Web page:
“If I don’t get an answer, naturally, I’m going to want to just look where my partner is. But, if you start to use it subconsciously to gather information, I think it could get unhealthy,” Martin said. Whereas, Bergl’s biggest fear is that his wife will see him trying to surprise her or doing something solo that she would want to do that they don’t normally do, like getting fast food.
For others, it’s indicative of a greater issue and a gateway to scrutiny. “I don’t need that stress, because I know beyond sharing location, if someone is coming at this from a perspective of mistrust it’s not just going to be sharing location. It’ll come with questions like, ‘Why aren’t you on your phone? Who are you talking to? What are you doing?’” Rucker said.
The idea of a partner needing to track them is ridiculous to most. However, Boateng says, “Sharing our location doesn’t inherently say you will be tracked. You can share your location and it cannot be used at all, but in the event that it’s needed, it’s there.” In these circumstances, it’s more comparable to insurance than anything else.
Within her work, she’s often seen it leveraged as a means to repair a relationship after trust is broken or infidelity. “Not as a demand, but in the offering of sharing the location, the person that breached the trust offers it as vulnerability or transparency,” she says, noting that it’s not a fix-all or to be done in isolation. The gesture is being used, with her as a practitioner, as part of the rebuilding of trust.
For others still, it simply comes down to convenience and efficiency. While John Ratcliffe-Lee is wary of location tracking services and cautious about his Alexa use, he’s found him and his wife embracing Apple’s latest CheckIn feature as he says it can be used very intentionally. The 41 year old says, “Maybe this is a generational thing, but when you have this ambient awareness of each other’s location, I think it can be a bit unhealthy.”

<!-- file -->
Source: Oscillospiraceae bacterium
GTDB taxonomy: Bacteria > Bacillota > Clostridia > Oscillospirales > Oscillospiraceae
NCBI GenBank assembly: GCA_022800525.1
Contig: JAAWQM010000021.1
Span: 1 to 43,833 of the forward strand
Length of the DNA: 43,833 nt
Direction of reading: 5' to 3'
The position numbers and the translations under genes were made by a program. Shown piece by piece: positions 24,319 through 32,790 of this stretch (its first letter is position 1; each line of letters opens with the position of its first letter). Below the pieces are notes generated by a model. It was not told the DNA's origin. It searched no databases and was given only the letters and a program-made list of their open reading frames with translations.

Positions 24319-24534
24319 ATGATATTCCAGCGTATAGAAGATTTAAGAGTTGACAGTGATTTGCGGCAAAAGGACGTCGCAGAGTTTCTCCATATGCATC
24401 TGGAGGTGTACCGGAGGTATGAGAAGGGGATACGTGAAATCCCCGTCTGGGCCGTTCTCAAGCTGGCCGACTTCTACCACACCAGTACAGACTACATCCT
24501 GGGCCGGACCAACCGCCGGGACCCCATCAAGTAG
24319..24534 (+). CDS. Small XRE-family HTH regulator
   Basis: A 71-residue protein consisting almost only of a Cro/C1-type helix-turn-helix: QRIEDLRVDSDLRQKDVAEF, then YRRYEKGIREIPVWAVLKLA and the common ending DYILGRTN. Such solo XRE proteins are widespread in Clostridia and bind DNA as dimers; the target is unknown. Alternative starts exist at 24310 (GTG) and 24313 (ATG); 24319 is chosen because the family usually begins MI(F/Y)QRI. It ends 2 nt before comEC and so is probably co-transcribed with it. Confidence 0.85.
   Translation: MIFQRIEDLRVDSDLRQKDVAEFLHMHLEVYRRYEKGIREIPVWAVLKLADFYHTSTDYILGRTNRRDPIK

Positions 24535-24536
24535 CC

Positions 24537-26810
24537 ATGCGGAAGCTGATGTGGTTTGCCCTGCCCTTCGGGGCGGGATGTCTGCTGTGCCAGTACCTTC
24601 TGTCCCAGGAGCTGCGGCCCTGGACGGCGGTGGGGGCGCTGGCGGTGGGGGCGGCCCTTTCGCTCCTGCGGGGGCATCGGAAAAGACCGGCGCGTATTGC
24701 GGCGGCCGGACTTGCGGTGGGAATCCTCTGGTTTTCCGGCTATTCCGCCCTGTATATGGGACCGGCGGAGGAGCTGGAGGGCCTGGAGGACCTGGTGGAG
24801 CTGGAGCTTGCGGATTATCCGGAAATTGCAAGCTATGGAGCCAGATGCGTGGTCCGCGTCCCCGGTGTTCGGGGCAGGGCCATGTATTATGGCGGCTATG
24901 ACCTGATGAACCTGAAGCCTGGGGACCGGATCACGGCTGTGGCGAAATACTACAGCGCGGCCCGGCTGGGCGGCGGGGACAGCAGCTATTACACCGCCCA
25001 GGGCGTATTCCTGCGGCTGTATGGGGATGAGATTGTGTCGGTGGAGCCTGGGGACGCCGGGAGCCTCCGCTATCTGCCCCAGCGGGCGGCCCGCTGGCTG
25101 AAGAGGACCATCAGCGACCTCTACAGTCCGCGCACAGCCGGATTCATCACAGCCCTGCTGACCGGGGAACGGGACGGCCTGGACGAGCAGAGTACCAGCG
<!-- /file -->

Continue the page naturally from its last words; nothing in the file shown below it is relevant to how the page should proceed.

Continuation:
He does, however, believe it’s convenient and efficient to be able to just shoot a CheckIn to his wife when he’s traveling across Manhattan after picking up their son from daycare. “We can have, what I’ll call, an awareness of timing because we have a three year old and toddlers are toddlers.”
The reality is people have been caught cheating via a shared location but others have been able to send emergency services to those experiencing a health scare or that have been hit by a car. If and when you consider giving your partner an all access pass to your location, not only do you need to consider the implications for the relationship, you should also take into account your comfort with transparency.
“There’s so much nuance when it comes to what our needs are, what our history has been, what signals certain aspects of our history and makes us feel safe or makes us feel threatened,” Boateng says. Being able to see what’s behind the desire or rejection of sharing locations is the more important conversation to have within the relationship.